On the agenda at the meeting between presidents Barack Obama and Hosni Mubarak this week were Palestine, Iran and Iraq, all of which involve Syria in some way. The two disagreed on some things, but on protecting Lebanon and supporting its sovereignty, they remain firm.
Egyptian President Hosni Mubarak (L) speaks with US President Barack Obama (R) during a meeting in the Oval Office of the White House in Washington on August 18. (AFP/Jim Watson)
Hussain Abdul-Hussain, Special to NOW
Following his meeting with Egyptian President Hosni Mubarak in Washington this week, US President Barack Obama told the press that the two addressed the Arab-Israeli situation, a nuclear Iran and making progress in Iraq. Sources informed on the meeting said that under the umbrella of Iran and Iraq, the two presidents also discussed Syria and Lebanon.
First on the agenda was the Arab-Israeli conflict, and the word on the street in Washington is that Mideast Peace Envoy George Mitchell has succeeded in convincing the Palestinians and the Israelis to resume negotiations.
President Mubarak – who has been playing a key role in bringing the two main Palestinian groups, Fatah and Hamas, together – has added to this apparent American success a proposal: Skip trust-building measures and move on to negotiating a final agreement, which, if ratified, will cut out political maneuvers and populist public stunts on both sides.
The Egyptian delegation to Washington did not forget, however, to mention to senior US officials the negative role that Damascus has been playing in obstructing peace by constantly pressuring Hamas to undo whatever national-unity agreements it has with its rival Fatah.
And while Syria has been lobbying inside Washington for a long time now to convince American officials that only Damascus holds the keys to solutions in the Palestinian territories, Lebanon and Iraq, sources report that Egyptian officials have argued otherwise, as they made the case against the Saudi-Syrian peace initiative in June, making it harder for a future Washington-Damascus rapprochement.
After the meeting, some US officials concluded that Syria cannot break with Iran, and that it is unable to deliver in Iraq or on Hezbollah inside Lebanon. This does not mean however, according to Washington sources, that America will slam the door in the Syrians’ face. “The door will remain open for now and it is up to the Syrians to choose, but as time goes by, there will be fewer and fewer favors the Syrians can do for America and the world,” a source close to the administration told NOW Lebanon on condition of anonymity.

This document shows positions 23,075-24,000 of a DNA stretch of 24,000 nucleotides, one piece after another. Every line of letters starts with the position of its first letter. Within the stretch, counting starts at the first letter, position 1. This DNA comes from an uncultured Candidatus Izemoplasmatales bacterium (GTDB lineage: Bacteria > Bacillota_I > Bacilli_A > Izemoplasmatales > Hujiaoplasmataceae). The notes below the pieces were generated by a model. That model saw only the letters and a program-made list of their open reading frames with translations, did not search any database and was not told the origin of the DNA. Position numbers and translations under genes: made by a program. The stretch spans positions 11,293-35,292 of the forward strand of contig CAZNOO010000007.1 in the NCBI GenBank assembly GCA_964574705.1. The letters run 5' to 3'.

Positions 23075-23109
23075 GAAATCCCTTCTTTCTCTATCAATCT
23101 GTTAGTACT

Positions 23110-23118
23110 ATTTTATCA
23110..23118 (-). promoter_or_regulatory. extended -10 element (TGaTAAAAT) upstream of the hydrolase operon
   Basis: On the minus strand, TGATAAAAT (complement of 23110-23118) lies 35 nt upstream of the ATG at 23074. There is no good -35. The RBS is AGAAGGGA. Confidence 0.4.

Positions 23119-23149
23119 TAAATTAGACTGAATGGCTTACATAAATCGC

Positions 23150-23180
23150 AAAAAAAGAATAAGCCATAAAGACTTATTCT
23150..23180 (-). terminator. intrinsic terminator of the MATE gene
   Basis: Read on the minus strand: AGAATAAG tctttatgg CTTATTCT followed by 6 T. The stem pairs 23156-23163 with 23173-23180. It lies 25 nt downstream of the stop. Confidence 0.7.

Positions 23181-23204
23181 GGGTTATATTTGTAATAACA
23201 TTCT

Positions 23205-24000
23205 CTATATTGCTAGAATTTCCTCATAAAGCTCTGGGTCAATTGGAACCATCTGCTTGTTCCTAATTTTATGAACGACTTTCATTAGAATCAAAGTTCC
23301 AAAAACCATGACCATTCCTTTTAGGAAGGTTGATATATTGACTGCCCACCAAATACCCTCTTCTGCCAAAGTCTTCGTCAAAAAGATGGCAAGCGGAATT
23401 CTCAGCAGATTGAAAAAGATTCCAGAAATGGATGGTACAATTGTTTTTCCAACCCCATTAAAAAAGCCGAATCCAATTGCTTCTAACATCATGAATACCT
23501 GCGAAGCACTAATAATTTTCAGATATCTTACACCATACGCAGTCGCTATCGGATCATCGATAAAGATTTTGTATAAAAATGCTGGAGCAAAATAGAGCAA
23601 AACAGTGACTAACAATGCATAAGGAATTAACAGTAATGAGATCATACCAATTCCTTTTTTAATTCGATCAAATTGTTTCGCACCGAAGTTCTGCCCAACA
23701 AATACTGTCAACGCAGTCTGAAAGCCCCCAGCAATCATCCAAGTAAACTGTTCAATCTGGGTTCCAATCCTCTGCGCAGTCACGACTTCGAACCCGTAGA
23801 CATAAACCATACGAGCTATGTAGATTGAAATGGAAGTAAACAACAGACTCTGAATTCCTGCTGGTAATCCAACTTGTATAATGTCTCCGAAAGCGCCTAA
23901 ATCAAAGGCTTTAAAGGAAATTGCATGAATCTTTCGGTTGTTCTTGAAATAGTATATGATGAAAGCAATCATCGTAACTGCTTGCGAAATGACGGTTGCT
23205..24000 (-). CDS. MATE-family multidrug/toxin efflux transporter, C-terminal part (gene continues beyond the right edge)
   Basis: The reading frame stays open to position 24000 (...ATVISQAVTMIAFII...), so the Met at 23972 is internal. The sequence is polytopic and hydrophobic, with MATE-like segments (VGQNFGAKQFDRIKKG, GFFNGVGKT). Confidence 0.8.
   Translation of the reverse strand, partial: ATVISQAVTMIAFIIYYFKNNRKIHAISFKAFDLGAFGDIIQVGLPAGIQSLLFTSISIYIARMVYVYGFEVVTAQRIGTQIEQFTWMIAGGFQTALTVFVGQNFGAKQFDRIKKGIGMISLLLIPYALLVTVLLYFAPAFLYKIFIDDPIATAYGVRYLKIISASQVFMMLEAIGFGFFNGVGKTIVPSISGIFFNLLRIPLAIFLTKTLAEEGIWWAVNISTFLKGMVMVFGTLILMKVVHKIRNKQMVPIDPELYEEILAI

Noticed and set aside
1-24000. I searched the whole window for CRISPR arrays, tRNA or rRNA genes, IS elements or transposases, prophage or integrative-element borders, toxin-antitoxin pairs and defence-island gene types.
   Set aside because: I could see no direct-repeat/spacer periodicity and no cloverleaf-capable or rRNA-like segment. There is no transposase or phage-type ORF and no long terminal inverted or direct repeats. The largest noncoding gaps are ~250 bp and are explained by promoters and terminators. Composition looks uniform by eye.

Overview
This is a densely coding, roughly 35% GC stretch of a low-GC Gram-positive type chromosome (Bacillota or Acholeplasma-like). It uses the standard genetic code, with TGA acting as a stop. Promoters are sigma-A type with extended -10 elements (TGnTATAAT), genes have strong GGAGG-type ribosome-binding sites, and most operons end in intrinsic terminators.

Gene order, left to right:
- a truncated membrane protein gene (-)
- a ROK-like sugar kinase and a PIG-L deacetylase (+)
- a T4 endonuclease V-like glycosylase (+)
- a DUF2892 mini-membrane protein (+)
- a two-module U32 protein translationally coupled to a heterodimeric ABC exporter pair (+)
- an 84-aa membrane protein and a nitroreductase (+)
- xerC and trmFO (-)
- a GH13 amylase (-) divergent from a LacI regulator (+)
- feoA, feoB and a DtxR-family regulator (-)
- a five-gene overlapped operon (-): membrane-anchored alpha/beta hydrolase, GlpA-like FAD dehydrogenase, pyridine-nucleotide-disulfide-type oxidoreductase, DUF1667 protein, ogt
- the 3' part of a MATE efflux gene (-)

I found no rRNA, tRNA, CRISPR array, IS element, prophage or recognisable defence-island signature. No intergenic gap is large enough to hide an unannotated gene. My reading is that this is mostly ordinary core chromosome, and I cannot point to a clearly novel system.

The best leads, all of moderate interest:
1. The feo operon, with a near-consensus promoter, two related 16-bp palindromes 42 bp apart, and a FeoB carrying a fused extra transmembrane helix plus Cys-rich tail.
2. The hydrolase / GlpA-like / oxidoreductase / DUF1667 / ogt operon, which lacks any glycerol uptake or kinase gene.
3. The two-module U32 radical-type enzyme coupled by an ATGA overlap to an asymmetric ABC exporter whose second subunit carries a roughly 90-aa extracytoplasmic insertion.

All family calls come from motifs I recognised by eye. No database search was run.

In terms of a nuclear Iran – number two on the Obama-Mubarak agenda – there was a difference in perspective between the two sides. Washington believes it can push Tehran to a crossroads, making it choose between giving up its nuclear program and turning a new page with America and the world, or risk “crippling sanctions.” The Egyptian outlook on Iran, however, is more pessimistic.
Cairo has historically had thorny relations with Iran and its Lebanese proxy, Hezbollah, the leader of which called for toppling Mubarak. Additionally, Egyptian security forces uncovered Hezbollah cells inside Egypt in April, which pushed officials in Cairo into thinking that Iran’s regional aspirations go far beyond acquiring nuclear weapons, believed by many to be a prerequisite for securing the regime’s survival. Egyptian officials told their American counterparts this week that a long-term confrontation with Iran will be dangerous, but that it may be the only option.
On Iraq, America and Egypt have shared an agenda since 2004, as the two countries, among other regional players, have kept in close coordination to help curb the once-spiraling violence in the country. During his meeting with Obama in the White House, Mubarak, a veteran of Middle Eastern politics, argued that Iraq was on the right track, and the two men debated on how to move forward in the country.
But the conversation did not end with Iraq. Syria, again, also came up. So far, several American delegations have visited Damascus to convince their Syrian counterparts to cooperate on closing their borders with Iraq to stop the flow of insurgents between the two countries.
But despite all the promises, the flow of militants has not ebbed, and violence, though slowed, still rages in Iraq.
And although while Mubarak was in the White House, Iraqi Prime Minister Nouri Al-Maliki was meeting with Syrian President Bashar Al-Assad in Damascus to discuss forming a joint committee to address the problem, Mubarak has been in power in the region long enough to realize that for the Syrians, “security committees” mean very little. Unless Syria detaches itself from Iran and sits down with leaders in more moderate states, such as Egypt and Saudi, all of its promises to the US will remain hollow.
Finally, while the US budget for the promotion of democracy in Egypt and Syria, among other Arab countries, has been substantially slashed, both Egyptian and American officials still believe that democracy in Lebanon should remain a priority for the world. There will be no bargains over Lebanon’s independence, Egyptian and US officials agreed, and the two states will do all they can to empower the democratically-elected government in Beirut.